Appearance before performance? : Nutritional constraints on life‐history traits, but not warning signal expression in aposematic moths
Lindstedt, C., Suisto, K., & Mappes, J. (2020). Appearance before performance? : Nutritional constraints on life‐history traits, but not warning signal expression in aposematic moths. Journal of Animal Ecology, 89(2), 494-505. https://doi.org/10.1111/1365-2656.13103
Published inJournal of Animal Ecology
DisciplineEvoluutiotutkimus (huippuyksikkö)Biologisten vuorovaikutusten huippututkimusyksikköEkologia ja evoluutiobiologiaCentre of Excellence in Evolutionary ResearchCentre of Excellence in Biological Interactions ResearchEcology and Evolutionary Biology
© 2019 The Authors. Journal of Animal Ecology © 2019 British Ecological Society
1.Trade‐offs have been shown to play an important role in the divergence of mating strategies and sexual ornamentation, but their importance in explaining warning signal diversity has received less attention. In aposematic organisms, allocation costs of producing the conspicuous warning signal pigmentation under nutritional stress could potentially trade‐off with life‐history traits and maintain variation in warning colouration. 2. We studied this with an aposematic herbivore Arctia plantaginis (Arctiidae), whose larvae and adults show extensive variation in aposematic colouration. In larvae, less melanic colouration (i.e. larger orange patterns) produces a more efficient warning signal against predators, whereas high amounts of melanism (smaller orange pattern) enhance thermoregulation, correlate with better immunity and make individuals harder to detect for naïve predators. 3. We conducted a factorial rearing experiment with larvae originating from lines selected for either small or large orange signal size, which were reared on an artificial diet that had either low or high protein content. Protein content of the diet is critical for melanin production. We measured the effects of diet on individual colouration, life‐history traits, immune defence and reproductive output. We also compared the responses to dietary conditions between the small and large larval signal genotypes. 4. Protein content of the diet did not affect warning colouration in the larval stage, but larval signal sizes differed significantly among selection lines, confirming that its variation is mainly genetically determined. In adults, signal line or diet did not affect colouration in hindwings, but males’ forewings had more melanin on the high than on low protein diet. Contrary to colouration, diet quality had a stronger impact on life‐history traits: individuals developed for longer, had smaller hindwing sizes in females and lower immune defence on the low protein content diet compared to the high. These costs were higher for more melanic larval signal genotypes in terms of development time and female hindwing size. 5. We conclude that low plasticity in warning signal characteristics makes signal expression robust under varying dietary conditions. Therefore, variation in diet quality is not likely to constrain signal expression, but can have a bigger impact on performance. ...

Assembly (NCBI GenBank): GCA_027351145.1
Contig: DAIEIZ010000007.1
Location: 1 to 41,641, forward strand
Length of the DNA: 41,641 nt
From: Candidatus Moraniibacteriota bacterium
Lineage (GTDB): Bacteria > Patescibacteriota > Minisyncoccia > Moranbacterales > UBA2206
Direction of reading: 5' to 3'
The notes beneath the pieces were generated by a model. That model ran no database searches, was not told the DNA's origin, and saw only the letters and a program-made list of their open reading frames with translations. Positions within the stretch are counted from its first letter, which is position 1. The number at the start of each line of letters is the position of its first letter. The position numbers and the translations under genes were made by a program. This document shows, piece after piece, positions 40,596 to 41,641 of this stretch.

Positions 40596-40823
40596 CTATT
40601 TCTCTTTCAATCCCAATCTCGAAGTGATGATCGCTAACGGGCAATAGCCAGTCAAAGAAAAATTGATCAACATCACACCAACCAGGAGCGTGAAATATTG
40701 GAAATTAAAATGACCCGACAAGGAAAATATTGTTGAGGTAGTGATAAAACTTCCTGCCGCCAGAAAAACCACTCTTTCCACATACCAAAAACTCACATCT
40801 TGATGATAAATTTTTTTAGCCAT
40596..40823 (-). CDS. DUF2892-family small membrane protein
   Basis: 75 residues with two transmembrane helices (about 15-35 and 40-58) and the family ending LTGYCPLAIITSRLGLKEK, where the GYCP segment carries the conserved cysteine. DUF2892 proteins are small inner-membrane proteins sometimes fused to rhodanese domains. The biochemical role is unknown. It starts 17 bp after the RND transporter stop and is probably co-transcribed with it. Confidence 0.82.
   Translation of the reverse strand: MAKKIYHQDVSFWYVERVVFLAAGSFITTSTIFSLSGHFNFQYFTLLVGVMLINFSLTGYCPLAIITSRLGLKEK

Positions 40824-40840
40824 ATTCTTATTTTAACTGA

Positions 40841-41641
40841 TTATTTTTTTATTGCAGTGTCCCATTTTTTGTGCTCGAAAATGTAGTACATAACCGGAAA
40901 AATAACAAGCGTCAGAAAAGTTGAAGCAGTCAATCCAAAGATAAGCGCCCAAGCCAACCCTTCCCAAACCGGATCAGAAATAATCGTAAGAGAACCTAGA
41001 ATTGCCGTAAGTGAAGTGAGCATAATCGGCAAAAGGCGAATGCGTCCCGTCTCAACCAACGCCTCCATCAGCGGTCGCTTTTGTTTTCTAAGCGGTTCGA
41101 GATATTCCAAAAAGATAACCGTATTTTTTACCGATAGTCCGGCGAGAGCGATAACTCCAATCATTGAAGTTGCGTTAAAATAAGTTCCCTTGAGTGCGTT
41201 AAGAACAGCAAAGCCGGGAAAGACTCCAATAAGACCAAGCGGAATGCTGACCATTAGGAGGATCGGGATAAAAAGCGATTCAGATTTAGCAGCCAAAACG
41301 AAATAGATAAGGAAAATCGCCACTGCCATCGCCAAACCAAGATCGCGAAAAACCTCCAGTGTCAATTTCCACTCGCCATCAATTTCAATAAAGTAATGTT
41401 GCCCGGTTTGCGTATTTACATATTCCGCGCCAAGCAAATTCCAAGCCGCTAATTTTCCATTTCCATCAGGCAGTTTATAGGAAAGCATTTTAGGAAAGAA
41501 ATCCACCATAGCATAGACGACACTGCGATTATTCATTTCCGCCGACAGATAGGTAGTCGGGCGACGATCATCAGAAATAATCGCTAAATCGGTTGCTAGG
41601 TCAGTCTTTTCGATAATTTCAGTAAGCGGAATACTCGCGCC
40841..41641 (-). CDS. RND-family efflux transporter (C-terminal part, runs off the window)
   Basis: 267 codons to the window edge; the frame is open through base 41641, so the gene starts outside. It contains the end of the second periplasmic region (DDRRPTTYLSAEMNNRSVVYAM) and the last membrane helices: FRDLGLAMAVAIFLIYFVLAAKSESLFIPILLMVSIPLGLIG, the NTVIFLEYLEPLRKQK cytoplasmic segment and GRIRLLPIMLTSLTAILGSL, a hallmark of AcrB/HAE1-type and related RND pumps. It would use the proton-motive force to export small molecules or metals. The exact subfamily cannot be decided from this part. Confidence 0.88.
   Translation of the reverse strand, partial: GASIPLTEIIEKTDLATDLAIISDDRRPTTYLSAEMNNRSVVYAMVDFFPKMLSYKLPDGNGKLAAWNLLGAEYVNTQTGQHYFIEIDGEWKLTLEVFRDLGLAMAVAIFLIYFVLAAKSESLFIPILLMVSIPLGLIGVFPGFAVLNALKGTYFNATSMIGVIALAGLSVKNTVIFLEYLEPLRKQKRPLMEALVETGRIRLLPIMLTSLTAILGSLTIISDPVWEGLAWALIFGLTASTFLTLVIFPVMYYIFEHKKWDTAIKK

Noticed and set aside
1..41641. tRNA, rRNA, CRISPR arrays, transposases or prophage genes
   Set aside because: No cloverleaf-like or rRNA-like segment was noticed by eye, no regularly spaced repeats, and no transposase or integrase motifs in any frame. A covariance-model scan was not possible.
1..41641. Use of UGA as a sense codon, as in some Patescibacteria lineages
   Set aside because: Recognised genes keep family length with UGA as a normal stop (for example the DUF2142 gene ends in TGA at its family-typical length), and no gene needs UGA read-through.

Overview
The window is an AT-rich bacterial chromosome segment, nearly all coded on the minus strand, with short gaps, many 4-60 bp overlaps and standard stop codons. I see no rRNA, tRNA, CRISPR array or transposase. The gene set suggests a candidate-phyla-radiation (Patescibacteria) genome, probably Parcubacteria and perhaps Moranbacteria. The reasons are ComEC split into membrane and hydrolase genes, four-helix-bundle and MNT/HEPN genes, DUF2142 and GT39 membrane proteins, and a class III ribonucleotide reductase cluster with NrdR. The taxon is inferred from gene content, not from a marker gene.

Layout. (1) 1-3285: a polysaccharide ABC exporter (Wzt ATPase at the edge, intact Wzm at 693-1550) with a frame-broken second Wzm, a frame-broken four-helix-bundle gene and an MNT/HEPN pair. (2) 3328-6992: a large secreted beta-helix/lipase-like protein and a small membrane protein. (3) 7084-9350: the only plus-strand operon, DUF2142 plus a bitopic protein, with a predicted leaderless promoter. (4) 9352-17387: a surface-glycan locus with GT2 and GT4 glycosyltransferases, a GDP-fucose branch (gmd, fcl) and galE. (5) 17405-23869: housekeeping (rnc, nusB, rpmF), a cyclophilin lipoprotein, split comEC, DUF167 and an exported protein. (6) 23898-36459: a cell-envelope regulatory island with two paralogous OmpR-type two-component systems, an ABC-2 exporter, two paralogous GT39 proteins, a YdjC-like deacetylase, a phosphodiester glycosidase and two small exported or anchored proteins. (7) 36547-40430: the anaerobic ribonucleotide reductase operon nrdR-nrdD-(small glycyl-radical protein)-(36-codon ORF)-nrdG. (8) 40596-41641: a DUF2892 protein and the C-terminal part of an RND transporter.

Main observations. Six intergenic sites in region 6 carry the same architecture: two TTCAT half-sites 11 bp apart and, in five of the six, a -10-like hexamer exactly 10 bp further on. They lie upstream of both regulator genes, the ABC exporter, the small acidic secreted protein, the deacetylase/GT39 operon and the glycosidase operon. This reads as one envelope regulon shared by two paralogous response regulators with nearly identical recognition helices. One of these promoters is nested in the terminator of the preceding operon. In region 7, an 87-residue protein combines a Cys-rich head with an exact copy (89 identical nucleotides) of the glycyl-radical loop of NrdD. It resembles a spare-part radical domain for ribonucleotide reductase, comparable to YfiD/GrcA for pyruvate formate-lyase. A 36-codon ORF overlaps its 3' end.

PublisherWiley; British Ecological Society
Dataset related to the publicationhttps://doi.org/10.5061/dryad.bj7bg83
Publication in research information system
MetadataShow full item record
Related funder(s)Academy of Finland
Funding program(s)Postdoctoral Researcher, AoF; Centre of Excellence, AoF
Additional information about fundingtudy was funded by the Academy of Finland via Centre of Excellence in Biological interactions and via projects no 136387 and 257581 for CL.
Except where otherwise noted, this item's license is described as https://creativecommons.org/licenses/by/4.0/
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